At least 38 civil servants were demoted or terminated between 2014 and 2018 on administrative disciplinary actions, according to records maintained by the Royal Civil Service Commission (RCSC).
The commission’s annual report, 2018-2019, states that agencies through their respective human resource committees (HRC) also took administrative actions against 64 civil servants.
During the last two years, the RCSC received 89 administrative cases from the Anti-Corruption Commission (ACC).
The report explained that in 2017, the ACC and RCSC established an understanding that cases forwarded by ACC to RCSC will pertain only to administrative matters of the civil servants.
However, other cases related to corruption are dealt by the ACC in line with its mandate.
Although there was no mention on how many civil servants appealed for administrative disciplinary actions, the report states that a civil servant aggrieved with the decision of the disciplinary committee of the agency has the right to appeal to the appellate authority.
There were a few cases where civil servants appealed to the court on HR audit finding decision rendered by the RCSC. It was also observed that there were several in-eligible promotions granted by the agencies without fulfilling the minimum promotion criteria.
“Based on the HR audit report findings, RCSC revoked such promotions,” the report states.
Two civil servants appealed to court against the decision to revoke their promotion. The case is still with the court.
The commission also saw cases of non-adherence to letter of undertakings, for example higher studies and scholarships. The report specified recipients of scholarship in the department of adult and higher education (DAHE) who failed to return and work for the country as intended and required by the scholarship terms and conditions.
The report also states that Royal Audit Authority had issued audit memo to the RCSC regarding MBBS doctors who did not return upon completion of their studies from AIIMS before 2016.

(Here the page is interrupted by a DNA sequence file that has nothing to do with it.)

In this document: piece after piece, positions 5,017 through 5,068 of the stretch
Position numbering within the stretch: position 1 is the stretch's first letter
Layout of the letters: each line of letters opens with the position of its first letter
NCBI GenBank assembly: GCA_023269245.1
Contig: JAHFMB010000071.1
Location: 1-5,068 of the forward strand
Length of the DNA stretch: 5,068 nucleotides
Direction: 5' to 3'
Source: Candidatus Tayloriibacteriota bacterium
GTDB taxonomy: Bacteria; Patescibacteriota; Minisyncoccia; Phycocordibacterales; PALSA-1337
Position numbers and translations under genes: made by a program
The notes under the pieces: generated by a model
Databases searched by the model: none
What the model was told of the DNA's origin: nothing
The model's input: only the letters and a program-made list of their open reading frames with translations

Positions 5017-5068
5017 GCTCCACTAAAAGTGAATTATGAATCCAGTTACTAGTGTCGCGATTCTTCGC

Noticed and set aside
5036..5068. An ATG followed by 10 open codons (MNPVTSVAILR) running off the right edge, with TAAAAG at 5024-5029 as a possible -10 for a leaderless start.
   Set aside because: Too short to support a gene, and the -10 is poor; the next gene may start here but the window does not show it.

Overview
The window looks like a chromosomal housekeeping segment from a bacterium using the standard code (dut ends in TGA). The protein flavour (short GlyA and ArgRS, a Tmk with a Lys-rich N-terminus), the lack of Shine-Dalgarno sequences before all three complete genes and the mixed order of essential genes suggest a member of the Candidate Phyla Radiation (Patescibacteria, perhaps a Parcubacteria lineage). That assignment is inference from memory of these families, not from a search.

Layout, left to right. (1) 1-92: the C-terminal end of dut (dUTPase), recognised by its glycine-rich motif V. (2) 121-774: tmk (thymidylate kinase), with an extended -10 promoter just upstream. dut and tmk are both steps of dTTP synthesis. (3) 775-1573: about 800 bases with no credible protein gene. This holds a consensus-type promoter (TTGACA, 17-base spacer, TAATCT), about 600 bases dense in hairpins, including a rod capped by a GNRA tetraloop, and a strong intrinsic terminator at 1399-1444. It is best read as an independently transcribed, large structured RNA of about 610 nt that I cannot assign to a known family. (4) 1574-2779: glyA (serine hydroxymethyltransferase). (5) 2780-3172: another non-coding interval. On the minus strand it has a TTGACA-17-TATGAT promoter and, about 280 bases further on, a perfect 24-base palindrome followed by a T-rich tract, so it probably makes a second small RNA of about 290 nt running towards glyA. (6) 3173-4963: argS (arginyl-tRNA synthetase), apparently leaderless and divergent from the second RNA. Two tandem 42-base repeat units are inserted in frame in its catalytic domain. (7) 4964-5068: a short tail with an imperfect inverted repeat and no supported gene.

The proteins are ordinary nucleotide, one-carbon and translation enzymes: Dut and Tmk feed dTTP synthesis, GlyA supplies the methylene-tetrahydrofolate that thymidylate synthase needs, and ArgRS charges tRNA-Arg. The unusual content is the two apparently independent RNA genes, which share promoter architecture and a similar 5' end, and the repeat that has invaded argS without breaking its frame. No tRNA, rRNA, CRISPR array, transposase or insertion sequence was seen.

“This happened due to lack of proper monitoring of long-term studies and lack of proper protocol in handing-taking-over of undergraduate students between the RCSC and DAHE,” the report states. “The DAHE is expected to hand over the students to the RCSC upon completion of their studies.”
However, a tight protocol has been established on the handing-taking-over of undergraduate students and undertakings are also updated where the students and guarantors should sign it.
The Commission made concerted efforts to track all such past cases. It managed to appoint most of them in the civil service after making them sit for the BCSE and sign additional bonds with few that are pursuing higher degrees.
Only two doctors chose to refund their study obligation and the Commission accepted as per the rules and regulations in force.
Meanwhile, with the revision of the Bhutan Civil Service Rules and Regulations 2018, the Commission has introduced an alternative dispute resolution (ADR).
The purpose of ADR mechanism is to probe causes of misconduct together with the employee and to jointly identify means of correcting the unacceptable conduct.
The report stated that ADR would normally be applied in cases of a less serious nature of misconduct where there is room for change and improvement and where a trend has developed. The ADR includes mediation, counseling, guidance, or training for less serious offenses with civil servants whose conduct needs correction.
Yangchen C Rinzin